In addition to conversations at home, Judy had a female science teacher in 8th grade. She was inspired by her excitement for experiments.
Through her chemistry book she was amazed to learn you could take sodium and chlorine (which is poisonous!) and put them together to make salt, which is edible!
Why did you decide to pursue science as a career?
Despite a curiosity about science developed at an early age, Judy went to nursing school and worked as an OR nurse. During her career as a nurse, she attended a women in technology presentation at the local college and learned of careers she had been interested in earlier and decided to go back to school for mechanical technology. She admitted to dropping physics in high school but later wished she hadn’t because of the importance of it and calculus to her college level courses.
Judy continued her education and received her engineering degree in Ceramic Engineering/Material Science that she said she “pursued that because I liked learning how things work and like making new things.” Besides taking lots of science courses in college, being able to write and communicate is valued in her current position at Corning.
When you were looking for jobs, what was appealing about Corning?
Throughout her career, Judy has worked in 5 areas including Ceramic (Environmental) Development, Corporate Recruiting, Optical Fiber, and Display Development. A typical day in her current position in the Specialty Materials divisions at Corning’s Sullivan Park Research & Development Campus includes planning, collaborating, leading efforts to qualify product, testing materials, compiling and analyzing and communicating results.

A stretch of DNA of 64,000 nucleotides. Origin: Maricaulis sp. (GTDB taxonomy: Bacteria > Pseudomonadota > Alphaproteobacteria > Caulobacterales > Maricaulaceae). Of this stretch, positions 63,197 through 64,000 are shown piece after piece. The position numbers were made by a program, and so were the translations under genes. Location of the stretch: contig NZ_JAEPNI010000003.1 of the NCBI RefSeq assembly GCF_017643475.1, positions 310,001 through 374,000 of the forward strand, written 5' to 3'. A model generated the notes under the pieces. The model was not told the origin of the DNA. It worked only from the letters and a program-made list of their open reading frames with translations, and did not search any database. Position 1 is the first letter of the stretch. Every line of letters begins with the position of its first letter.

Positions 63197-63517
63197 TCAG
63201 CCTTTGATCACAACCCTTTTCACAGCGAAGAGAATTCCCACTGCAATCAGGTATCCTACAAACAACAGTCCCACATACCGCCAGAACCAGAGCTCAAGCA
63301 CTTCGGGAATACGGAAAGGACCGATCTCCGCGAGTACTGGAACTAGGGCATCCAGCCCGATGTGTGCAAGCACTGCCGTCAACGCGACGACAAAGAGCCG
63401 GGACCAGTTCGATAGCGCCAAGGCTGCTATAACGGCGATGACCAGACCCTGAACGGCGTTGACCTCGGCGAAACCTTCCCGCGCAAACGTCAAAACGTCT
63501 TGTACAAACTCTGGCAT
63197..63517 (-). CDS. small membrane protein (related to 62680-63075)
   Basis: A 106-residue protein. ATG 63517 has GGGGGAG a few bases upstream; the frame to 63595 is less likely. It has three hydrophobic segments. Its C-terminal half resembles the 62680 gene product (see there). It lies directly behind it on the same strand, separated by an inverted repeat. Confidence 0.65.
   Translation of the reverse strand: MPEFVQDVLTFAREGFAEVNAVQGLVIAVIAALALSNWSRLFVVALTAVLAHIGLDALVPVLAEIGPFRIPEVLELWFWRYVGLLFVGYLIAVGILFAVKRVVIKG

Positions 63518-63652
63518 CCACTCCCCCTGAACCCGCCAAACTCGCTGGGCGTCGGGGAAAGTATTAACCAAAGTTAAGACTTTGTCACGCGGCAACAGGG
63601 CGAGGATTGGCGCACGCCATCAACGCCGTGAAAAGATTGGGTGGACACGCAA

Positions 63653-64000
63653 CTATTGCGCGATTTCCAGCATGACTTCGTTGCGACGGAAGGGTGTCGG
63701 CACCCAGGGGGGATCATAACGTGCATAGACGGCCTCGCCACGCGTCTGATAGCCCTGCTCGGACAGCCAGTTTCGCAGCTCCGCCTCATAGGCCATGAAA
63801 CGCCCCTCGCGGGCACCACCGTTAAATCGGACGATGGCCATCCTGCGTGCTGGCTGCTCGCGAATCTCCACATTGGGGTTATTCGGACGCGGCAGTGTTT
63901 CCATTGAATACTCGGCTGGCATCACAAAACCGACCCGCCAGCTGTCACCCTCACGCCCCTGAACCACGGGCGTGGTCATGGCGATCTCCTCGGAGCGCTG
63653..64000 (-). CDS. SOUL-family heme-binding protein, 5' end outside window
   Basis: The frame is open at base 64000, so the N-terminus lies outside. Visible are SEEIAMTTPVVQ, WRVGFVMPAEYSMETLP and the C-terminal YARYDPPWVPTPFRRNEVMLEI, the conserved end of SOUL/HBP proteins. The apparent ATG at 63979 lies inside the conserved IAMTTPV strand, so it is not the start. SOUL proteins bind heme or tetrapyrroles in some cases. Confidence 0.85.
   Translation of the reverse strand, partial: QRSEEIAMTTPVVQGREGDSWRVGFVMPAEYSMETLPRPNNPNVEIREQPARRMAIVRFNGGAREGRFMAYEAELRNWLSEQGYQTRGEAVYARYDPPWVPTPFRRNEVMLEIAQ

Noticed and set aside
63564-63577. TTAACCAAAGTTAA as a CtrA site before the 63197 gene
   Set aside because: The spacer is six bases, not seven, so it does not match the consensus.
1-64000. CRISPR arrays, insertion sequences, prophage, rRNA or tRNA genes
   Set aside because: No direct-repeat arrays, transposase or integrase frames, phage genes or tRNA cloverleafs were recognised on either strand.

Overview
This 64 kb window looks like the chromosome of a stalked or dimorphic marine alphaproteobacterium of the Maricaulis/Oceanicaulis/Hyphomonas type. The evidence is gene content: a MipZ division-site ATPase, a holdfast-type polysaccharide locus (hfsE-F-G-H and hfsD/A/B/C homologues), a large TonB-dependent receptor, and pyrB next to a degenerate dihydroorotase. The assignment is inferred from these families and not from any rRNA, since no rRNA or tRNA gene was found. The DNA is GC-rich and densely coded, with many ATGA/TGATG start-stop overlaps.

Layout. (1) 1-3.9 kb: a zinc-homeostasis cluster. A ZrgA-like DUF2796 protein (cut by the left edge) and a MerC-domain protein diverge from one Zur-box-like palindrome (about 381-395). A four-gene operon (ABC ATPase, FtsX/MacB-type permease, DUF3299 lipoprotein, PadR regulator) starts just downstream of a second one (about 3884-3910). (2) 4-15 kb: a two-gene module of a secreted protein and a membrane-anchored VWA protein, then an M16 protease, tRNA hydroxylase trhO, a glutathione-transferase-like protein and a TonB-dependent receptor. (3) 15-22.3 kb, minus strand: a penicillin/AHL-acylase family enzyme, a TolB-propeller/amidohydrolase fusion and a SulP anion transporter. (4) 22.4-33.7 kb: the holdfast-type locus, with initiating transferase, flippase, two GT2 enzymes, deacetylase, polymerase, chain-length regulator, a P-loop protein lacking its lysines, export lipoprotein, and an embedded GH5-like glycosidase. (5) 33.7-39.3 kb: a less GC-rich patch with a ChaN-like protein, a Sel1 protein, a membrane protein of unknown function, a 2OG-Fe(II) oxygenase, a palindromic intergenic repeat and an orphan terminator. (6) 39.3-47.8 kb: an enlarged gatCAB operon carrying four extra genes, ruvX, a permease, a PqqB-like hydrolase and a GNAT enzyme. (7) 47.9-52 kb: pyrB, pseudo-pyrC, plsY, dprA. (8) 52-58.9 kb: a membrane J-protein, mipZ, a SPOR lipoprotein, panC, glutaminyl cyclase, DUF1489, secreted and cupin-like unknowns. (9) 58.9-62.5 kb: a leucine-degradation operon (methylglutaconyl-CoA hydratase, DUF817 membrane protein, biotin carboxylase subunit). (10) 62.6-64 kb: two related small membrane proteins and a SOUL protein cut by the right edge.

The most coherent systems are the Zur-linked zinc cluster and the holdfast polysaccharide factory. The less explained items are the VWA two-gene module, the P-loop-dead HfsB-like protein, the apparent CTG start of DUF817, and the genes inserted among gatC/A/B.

She was first attracted to Corning because of the numerous options and the ability to work in one area or another. “You are provided opportunities to follow new interests as they grow – or delve into one area,” Judy says about her time at Corning.
What do you love most about the innovative work that Corning does?
Judy finds the most rewarding part of her job being able to work with others as part of a team or project and the caliber of the individuals she works with. She loves the innovative work that Corning does because it is collaborative.
She finds there is a lot of materials science information and much to build on with thanks to Corning’s history. “People are here because they enjoy what they are doing.” She enjoys making the world a better place, being persistent, and always learning something new – when something works, and especially when it doesn’t.”
How has technology changed your job?